Monday, November 18, 2019
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CBN Rejects MTN’s Proposal For Bank Charges Increase

By Tony Obiechina, Abuja

The Central Bank of Nigeria (CBN) has opposed plans by MTN to charge their subscribers for Unstructured Supplementary Service Data (USSD) access to banking services from October, 2019.

The CBN Governor, Mr Godwin Emefiele, said the bank’s position at a news briefing by the Nigerian delegation to the just-concluded World Bank/IMF Annual Meetings, in Washington yesterday, stated that “from Monday, October 21, 2019, bank customers, who use Unstructured Supplementary Service Data (USSD) for banking services will now have to pay N4 per 20 seconds”. 

In a bid to inform bank customers of the new charge, telecommunication companies have sent notifications to customers using their platforms to access banking services. 

A message from MTN to their customers reads, “Yello, as requested by your bank, from Oct 21, we will charge N4 per 20 second for USSD access to banking services. Thank you”

This means, when you use a code like *111# to access a banking service, you’ll be charged N4 for 20 seconds.

However, before the introduction of the new USSD charge, telecommunication companies were charging customers per USSD session. 

This charge differed across networks as the N20 was the highest charge for every minute spent on the USSD channel.

But with this new charge, customers will be charged N12 for every minute spent on the channel.

Since telcos notified their customers on the new USSD charge, Nigerians have taken to social media to share the message they received from the telecommunications company.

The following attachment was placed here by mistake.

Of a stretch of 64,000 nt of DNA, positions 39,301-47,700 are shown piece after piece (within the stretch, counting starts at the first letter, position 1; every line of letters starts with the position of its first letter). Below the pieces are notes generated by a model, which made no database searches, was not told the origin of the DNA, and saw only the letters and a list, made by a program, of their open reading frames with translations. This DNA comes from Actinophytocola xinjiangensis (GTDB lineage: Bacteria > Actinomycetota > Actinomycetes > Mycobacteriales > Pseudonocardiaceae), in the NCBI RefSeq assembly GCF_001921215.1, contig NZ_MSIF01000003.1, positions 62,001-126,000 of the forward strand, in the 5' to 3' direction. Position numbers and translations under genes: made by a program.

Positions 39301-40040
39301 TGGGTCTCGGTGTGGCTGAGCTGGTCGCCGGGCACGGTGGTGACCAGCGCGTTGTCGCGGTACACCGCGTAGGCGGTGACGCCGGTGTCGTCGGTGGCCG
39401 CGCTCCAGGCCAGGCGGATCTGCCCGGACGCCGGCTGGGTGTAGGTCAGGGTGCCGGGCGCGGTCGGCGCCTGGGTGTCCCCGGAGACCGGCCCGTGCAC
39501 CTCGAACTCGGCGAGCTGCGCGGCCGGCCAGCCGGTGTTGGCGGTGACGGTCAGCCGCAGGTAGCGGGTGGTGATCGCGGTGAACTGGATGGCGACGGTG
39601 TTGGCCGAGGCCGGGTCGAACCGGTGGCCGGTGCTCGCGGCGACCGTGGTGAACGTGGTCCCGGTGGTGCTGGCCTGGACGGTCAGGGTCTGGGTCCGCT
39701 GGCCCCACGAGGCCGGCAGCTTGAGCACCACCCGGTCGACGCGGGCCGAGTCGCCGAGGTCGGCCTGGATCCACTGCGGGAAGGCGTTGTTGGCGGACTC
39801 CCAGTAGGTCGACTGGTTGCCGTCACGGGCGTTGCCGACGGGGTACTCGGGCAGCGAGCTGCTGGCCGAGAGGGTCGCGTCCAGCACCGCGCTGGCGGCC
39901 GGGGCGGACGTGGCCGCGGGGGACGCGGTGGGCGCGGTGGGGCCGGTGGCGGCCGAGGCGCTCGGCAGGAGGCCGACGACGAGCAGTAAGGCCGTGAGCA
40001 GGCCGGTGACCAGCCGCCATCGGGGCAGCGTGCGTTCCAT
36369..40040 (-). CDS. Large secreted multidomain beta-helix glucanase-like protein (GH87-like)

“Yello, as requested by your bank, from Oct. 21, we will start charging you directly for USSD access to banking services. Please contact your bank for more info(rmation),’’ the message said.

Responding to a question seeking his reaction to the announcement, the CBN governor said the bank would not allow that to happen.

“About five, four months ago, I held a meeting with some telecom companies as well as the leading banks in Nigeria at Central Bank, Lagos.

“At that time, we came to a conclusion that the use of USSD is a sunk cost. What we mean by a sunk cost is that it is not an additional cost on the infrastructure of the telecom company.

“But the telecom companies disagreed with us, they said it is an additional investment on infrastructure and for that reason they needed to impose it.

“I have told the banks that we will not allow this to happen. The banks are the people who give this business to the telecom companies and I leave the banks and the telecom companies to engage.

“I have told the banks that they have to move their business, move their traffic to a telecom company that is ready to provide it at the lowest possible, if not zero cost.

“And that is where we stand, and we must achieve it,’’ he said.

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